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Social Capital, R&D and Industrial Districts

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  • Massimiliano Mazzanti

    (University of Ferrara)

  • Giulio Cainelli

    (University of Bari and CERIS-CNR)

  • Susanna Mancinelli

    (University of Ferrara)

Abstract

The main idea behind this paper is that social capital is not, as generally suggested by the socio-economic literature, an individual attitude towards something which does not imply privately appropriable economic benefits. Actually, SC might and should be interpreted as a public component of an investment which implies private and public benefits entangled with each other. In order to put forward this idea, a dynamic theoretical model that assumes social capital as the public component of the impure public good R&D is developed. It shows that the ‘civic culture’ of the district area in which the firm works is not sufficient as an incentive to increase its investment in social capital, because this investment strictly depends on the economic convenience of investing in the impure public good. Social capital /networking dynamics might positively and complementarily evolve only if the opportunity cost of investing in innovation is sufficiently low. We consequently focus our attention on a specialized industrial district located in the Emilia Romagna region – the biomedical district of Mirandola (Modena) – characterised by a strong pattern of innovative activity. Using a proxy for innovative activity as dependant variable, we observe that R&D and networking/social capital arise as complementary driving forces for innovation outputs. When empirical evidence confirms that this complementarity plays a key role, and consequently strong links exist between market and non-market dynamics relating to firms, the role for policy actions targeted to social capital is larger. The policy effort should be targeted toward both market and non-market characteristics taken together, rather than solely to the production of (local) public goods (social capital) or innovation inputs as independent elements of firm processes. The input of SC alone is not sufficient to ensure innovation and growth: economic incentives matter. On the other hand, whenever SC dynamics are crucial for R&D private investments, the effect of economic incentives depends on the presence and degree of their complementarity.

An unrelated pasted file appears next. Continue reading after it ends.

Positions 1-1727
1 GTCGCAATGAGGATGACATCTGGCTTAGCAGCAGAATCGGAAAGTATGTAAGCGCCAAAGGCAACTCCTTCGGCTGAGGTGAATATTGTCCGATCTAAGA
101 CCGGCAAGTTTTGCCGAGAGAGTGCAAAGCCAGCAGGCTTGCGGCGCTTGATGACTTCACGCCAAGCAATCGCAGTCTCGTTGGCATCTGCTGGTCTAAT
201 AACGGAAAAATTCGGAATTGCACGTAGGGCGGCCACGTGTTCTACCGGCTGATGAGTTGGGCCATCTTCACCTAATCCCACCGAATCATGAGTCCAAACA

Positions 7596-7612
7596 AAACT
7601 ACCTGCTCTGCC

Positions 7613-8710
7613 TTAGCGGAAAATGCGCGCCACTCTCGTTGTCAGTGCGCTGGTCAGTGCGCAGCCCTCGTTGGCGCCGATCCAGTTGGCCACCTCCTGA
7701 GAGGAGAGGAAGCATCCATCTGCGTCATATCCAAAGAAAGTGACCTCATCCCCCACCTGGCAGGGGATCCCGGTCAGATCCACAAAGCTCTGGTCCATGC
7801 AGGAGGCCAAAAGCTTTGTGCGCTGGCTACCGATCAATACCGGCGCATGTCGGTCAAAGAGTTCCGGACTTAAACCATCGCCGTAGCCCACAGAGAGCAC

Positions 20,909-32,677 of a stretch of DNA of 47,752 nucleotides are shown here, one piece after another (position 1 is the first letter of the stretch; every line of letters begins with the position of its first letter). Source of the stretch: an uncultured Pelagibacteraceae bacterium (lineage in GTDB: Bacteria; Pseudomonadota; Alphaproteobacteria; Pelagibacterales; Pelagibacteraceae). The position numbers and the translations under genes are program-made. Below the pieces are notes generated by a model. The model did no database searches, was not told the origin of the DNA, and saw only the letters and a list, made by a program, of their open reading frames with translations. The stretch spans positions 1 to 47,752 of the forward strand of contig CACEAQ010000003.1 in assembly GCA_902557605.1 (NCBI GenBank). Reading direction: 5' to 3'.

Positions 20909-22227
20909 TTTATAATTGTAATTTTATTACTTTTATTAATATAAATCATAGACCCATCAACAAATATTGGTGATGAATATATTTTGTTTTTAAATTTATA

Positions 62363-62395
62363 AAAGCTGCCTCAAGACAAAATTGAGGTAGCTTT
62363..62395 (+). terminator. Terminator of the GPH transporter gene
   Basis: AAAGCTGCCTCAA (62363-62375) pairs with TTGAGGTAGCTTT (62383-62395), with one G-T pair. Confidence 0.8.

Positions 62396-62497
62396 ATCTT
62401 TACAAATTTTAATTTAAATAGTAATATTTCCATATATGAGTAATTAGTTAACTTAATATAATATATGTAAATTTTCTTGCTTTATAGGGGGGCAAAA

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Bibliographic Info

Paper provided by Fondazione Eni Enrico Mattei in its series Working Papers with number 2005.84.

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Date of creation: Jun 2005
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Handle: RePEc:fem:femwpa:2005.84

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Keywords: Social capital; R&D; Technological innovation; Industrial districts;

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References

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  1. Wolfgang Becker & Juergen Dietz, 2002. "R&D Cooperation and Innovation Activities of Firms - Evidence for the German Manufacturing Industry -," Discussion Paper Series 222, Universitaet Augsburg, Institute for Economics.
  2. Durlauf,S.N., 2001. "On the empirics of social capital," Working papers 3, Wisconsin Madison - Social Systems.
  3. Christine Oughton & Geoff Whittam., . "Competition and Co-operation in the Small Firm Sector," Working Papers 9602, Business School - Economics, University of Glasgow.
  4. Edward L. Glaeser & David Laibson & Bruce Sacerdote, 2002. "An Economic Approach to Social Capital," Economic Journal, Royal Economic Society, vol. 112(483), pages 437-458, November.
  5. Yannis Caloghirou & Stavros Ioannides & Nicholas S. Vonortas, 2003. "Research Joint Ventures," Journal of Economic Surveys, Wiley Blackwell, vol. 17(4), pages 541-570, 09.
  6. Guiso, Luigi & Sapienza, Paola & Zingales, Luigi, 2000. "The Role of Social Capital In Financial Development," CEPR Discussion Papers 2383, C.E.P.R. Discussion Papers.
  7. Nyberg, Sten, 1997. "The honest society: Stability and policy considerations," Journal of Public Economics, Elsevier, vol. 64(1), pages 83-99, April.
  8. Fritsch, Michael & Franke, Grit, 2004. "Innovation, regional knowledge spillovers and R&D cooperation," Research Policy, Elsevier, vol. 33(2), pages 245-255, March.
  9. Negassi, S., 2004. "R&D co-operation and innovation a microeconometric study on French firms," Research Policy, Elsevier, vol. 33(3), pages 365-384, April.
  10. Milgrom, Paul & Roberts, John, 1995. "Complementarities and fit strategy, structure, and organizational change in manufacturing," Journal of Accounting and Economics, Elsevier, vol. 19(2-3), pages 179-208, April.
  11. Bruno Cassiman & Reinhilde Veugelers, 2002. "R&D Cooperation and Spillovers: Some Empirical Evidence from Belgium," American Economic Review, American Economic Association, vol. 92(4), pages 1169-1184, September.
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Cited by:
  1. Riccardo Crescenzi & Luisa Gagliardi & Marco Percoco, 2013. "Social capital and the innovative performance of Italian provinces," LSE Research Online Documents on Economics 46414, London School of Economics and Political Science, LSE Library.
  2. Massimiliano Mazzanti & Roberto Zoboli, 2006. "Examining the Factors Influencing Environmental Innovations," Working Papers 2006.20, Fondazione Eni Enrico Mattei.

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